The famed Indian trio of Jasprit Bumrah, Ishant Sharma and Mohammed Shami were unable to provide India with the breakthrough with the new ball on Day 3 of the WTC final with Devon Conway and Tom Latham stitching together a crucial half-century partnership and former India Test batsman, VVS Laxman was surprised at the ineffectiveness of the world-class unit.
Speaking on a show on Star Sports, Laxman stated that Bumrah was unable to adjust and change his length in England conditions and that meant he was not as potent with the ball as some of the New Zealand bowlers.
“I was surprised that Bumrah was not able to change the length which is required to be effective in English conditions," said Laxman.
Bumrah looked the most off-colour of the Indian bowlers and so far has figures of 0-34 from 11 overs - thus, neither has he been able to give India a breakthrough nor contain the flow of runs. Laxman suggested that Bumrah was a touch short in length whereas in English conditions he should pitch the ball a bit fuller and tempt the batsmen to go for the extravagant drive.
“You want the batsmen to drive the ball through the covers in these conditions. You want to create that chance by getting that outside edge. Also, if you are making them hit the ball away from their body which majority of the New Zealand batsmen can do because they don’t take a long strike when playing front-foot drives. That when you create that pad and pad gap," added Laxman.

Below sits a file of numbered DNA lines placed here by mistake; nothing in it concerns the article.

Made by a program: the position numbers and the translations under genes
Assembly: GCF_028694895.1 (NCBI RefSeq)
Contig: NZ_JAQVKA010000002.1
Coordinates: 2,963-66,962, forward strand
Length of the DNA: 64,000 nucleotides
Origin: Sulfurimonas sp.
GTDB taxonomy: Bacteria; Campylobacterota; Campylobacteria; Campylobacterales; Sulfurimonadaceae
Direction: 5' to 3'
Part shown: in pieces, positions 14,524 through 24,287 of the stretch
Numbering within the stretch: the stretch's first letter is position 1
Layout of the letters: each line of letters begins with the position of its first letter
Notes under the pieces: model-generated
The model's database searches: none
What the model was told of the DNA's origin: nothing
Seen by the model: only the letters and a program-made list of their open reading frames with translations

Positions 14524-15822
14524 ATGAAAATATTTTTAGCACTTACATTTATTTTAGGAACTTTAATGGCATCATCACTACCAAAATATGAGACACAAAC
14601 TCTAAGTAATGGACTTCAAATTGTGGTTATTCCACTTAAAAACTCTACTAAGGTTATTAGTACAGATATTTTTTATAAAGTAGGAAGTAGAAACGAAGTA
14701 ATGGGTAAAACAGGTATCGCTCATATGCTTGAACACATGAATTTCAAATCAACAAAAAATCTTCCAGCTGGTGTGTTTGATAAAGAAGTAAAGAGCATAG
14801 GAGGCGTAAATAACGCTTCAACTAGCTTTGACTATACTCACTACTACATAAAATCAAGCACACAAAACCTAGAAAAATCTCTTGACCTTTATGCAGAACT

Former India Batting Coach Sanjay Bangar had some advice for Ishant Sharma and Bumrah both. He expected Ishant to bowl from slightly wide of the crease to make his inswinger more effective.
“Yeah, I agree with Laxman. Ishant was able to derive the maximum swing and seam. For the majority of his cricketing career, Ishant has always been an inswing bowler. When an inswing bowler tends to go closer to the stumps, then he loses that swing quite a bit. So one of the things that Ishant can also try is to get slightly wider of the crease so that his inswing becomes more prominent. Then the one which holds the line could become a dreadful ball and for somebody like Kane Williamson, that could very well be an ideal bowler," quoted Bangar.
“If I have to give one piece of advice to Indian bowlers, especially Ishant and Bumrah, is that they have to bowl slightly wider of the crease," concluded Bangar.